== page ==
LINCOLN, Neb. (AP) – Maine coach Jack Cosgrove has never been to Nebraska, but the self-described “college football junkie” knows all about the Cornhuskers.

“As a kid growing up in the ’60s and ’70s, there were the Johnny Rodgers and Jerry Tagges. The names could roll of my tongue,” Cosgrove said.

Rodgers and Tagge are far removed from their national-championship playing days in the early 1970s. After last year’s 5-6 season – and its 22-18 record in its last 40 games – Nebraska’s program also seems a long way from its heyday.

But Cosgrove doesn’t seem to care. As far as he’s concerned, his Division I-AA Black Bears are taking on a powerhouse when they visit Nebraska today.

“My respect for that program puts a handle on what we’re trying to do here,” Cosgrove said. “It’s going to take everything in our power to go out there and be successful.”

If there’s one thing Nebraska has learned from its worst season since 1961, it’s that nothing should be taken for granted in a program that once regularly stomped nonconference opponents.

So even if Cornhusker fans are chalking up the season opener as an easy victory, no one on the team is, offensive lineman Seppo Evwaraye says.

“That N’ you slap on your helmet, there’s no magic to it,” Evwaraye said. “It’s not like you put that helmet on, run on the field and have 80,000 people cheer you on and you’ll beat anybody. Those days are over.”

Second-year coach Bill Callahan’s charge is to lead Nebraska back to its former glory. With one full recruiting class on board, he believes he has the cast that can help him start the process.

Junior-college transfer Zac Taylor takes charge of the West Coast offense, which was abysmal last year with Joe Dailey at quarterback. Dailey transferred to North Carolina after Taylor beat him out in the spring.

But the offense may not be at full strength for the opener. Receivers Mark LeFlore and Chris Brooks are nursing knee injuries, and Isaiah Fluellen has a hamstring pull. Callahan said their availability was uncertain.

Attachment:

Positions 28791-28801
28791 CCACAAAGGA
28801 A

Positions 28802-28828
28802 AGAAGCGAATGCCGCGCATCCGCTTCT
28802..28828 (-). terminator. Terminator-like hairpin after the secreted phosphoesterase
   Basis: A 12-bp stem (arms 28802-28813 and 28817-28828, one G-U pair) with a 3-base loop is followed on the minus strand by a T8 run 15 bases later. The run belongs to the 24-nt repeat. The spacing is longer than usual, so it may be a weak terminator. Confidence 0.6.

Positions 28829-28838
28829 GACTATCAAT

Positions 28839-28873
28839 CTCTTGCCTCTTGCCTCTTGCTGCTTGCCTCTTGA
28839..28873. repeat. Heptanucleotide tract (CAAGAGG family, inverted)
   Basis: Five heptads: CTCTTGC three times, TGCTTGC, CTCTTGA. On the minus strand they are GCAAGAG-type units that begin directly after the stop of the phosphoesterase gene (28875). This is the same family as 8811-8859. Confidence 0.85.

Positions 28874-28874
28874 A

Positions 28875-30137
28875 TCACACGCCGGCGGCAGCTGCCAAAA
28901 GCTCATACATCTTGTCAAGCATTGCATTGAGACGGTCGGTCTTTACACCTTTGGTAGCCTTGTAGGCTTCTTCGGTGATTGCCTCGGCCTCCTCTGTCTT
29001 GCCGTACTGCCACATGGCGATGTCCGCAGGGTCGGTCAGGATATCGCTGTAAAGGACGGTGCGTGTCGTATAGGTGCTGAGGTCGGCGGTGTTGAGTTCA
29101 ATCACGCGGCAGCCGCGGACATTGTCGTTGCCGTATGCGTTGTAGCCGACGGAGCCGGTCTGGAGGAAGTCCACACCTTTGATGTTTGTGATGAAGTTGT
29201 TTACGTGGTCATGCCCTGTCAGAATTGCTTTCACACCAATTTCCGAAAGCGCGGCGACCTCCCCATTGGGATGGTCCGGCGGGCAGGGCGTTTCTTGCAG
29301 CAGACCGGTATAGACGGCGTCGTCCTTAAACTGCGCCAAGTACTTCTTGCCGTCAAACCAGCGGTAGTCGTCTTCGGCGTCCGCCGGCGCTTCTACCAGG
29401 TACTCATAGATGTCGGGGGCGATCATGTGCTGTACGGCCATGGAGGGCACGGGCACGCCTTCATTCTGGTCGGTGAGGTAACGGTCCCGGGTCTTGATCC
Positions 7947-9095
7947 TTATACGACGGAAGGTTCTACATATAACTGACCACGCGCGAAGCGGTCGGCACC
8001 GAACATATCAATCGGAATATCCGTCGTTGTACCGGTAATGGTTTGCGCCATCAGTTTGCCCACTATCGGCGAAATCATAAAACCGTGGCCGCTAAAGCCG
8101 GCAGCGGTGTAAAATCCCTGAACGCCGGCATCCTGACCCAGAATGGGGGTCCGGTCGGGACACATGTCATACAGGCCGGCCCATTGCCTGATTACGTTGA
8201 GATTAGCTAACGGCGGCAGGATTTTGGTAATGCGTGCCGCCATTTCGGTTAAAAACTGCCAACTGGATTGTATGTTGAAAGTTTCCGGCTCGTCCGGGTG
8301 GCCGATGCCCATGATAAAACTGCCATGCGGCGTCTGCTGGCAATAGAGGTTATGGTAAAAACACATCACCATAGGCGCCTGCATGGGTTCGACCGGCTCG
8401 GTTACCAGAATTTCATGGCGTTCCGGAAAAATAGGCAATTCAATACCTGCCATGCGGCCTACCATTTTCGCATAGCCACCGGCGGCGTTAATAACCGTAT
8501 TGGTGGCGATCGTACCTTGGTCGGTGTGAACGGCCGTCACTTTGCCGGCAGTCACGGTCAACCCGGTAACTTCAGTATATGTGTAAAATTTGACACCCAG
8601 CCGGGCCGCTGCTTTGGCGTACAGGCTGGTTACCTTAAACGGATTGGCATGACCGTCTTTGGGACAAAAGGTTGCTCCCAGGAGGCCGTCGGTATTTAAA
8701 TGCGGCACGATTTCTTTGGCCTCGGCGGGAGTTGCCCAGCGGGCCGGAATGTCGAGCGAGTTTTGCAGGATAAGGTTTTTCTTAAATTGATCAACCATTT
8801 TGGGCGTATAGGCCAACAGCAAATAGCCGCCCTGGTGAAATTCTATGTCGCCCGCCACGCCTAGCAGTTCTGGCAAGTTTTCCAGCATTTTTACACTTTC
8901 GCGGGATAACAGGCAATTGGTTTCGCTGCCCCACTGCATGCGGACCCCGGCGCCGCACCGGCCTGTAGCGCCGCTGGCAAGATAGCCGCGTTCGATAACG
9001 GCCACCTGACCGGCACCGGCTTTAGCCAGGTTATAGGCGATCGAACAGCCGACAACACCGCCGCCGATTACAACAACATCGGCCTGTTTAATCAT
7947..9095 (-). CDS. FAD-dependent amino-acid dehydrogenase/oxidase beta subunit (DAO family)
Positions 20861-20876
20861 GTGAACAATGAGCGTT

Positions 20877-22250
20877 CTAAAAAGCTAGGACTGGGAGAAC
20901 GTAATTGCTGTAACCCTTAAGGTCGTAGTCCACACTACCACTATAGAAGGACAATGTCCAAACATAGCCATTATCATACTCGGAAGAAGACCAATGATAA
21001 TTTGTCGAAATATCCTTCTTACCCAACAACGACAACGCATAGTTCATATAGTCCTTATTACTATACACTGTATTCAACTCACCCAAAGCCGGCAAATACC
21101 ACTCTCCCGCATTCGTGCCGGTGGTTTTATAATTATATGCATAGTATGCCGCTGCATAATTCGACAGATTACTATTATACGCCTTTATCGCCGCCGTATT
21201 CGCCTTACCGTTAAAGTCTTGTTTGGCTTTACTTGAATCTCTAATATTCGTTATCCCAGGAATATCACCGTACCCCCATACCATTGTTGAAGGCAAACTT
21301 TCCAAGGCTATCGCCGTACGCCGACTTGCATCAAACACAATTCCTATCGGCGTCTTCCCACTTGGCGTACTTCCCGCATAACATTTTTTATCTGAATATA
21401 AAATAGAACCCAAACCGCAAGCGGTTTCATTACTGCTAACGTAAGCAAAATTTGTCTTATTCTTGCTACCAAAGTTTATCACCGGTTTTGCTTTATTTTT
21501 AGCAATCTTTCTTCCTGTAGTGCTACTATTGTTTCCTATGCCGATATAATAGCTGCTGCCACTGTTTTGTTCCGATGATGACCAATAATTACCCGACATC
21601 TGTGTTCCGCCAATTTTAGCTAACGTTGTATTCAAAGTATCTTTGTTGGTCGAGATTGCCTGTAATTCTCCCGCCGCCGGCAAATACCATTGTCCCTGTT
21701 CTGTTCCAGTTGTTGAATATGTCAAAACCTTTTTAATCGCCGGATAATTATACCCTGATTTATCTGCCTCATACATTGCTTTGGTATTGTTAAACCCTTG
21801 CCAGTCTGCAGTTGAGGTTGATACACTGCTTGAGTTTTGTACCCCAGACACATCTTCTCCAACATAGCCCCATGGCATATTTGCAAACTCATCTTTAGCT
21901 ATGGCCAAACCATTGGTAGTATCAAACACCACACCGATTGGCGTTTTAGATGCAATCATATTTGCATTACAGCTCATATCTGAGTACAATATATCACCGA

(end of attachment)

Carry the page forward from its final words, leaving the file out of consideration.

If necessary, the Huskers are comfortable turning to their ground game. Cory Ross is back after running for 1,100 yards, and backups Brandon Jackson, Marlon Lucky and Cody Glenn have been impressive in the preseason.

Not only is the offense bent on re-establishing itself, the Huskers’ defense is looking to bounce back after a dismal showing in 2004. The Huskers’ secondary lost underclassmen Fabian Washington and Josh Bullocks to the NFL draft, but defensive coordinator Kevin Cosgrove said he is excited about the prospects of young cornerbacks Cortney Grixby, Tierre Green and Zackary Bowman.

The Huskers open against a Division I-AA opponent for the second straight year. Last year they throttled Western Illinois 56-17 before their worst season since 1961 unfolded.

A Nebraska team that hasn’t been in the Top 25 in more than a year has a favorable schedule, with five straight home games to open the season.

“Rankings only mean so much, but obviously you want people to recognize that you have a great program,” Taylor said. “We want to win one game at a time, and hopefully you people start realizing that Nebraska is back up there where they used to be.”

The Black Bears also were 5-6 last season, and they are picked to finish fourth in the Atlantic 10 North Division.

That doesn’t mean they’ll go into the game content to collect their $350,000 paycheck and take a beating.

Though today marks only the fourth time Maine has played a I-A opponent, last year the Black Bears beat Mississippi State 9-7 on the road.

“We have experience against a team that has guys who are bigger, and we gained a little bit of confidence,” quarterback Ron Whitcomb said. “We showed we can play at that level for a short period of time.”


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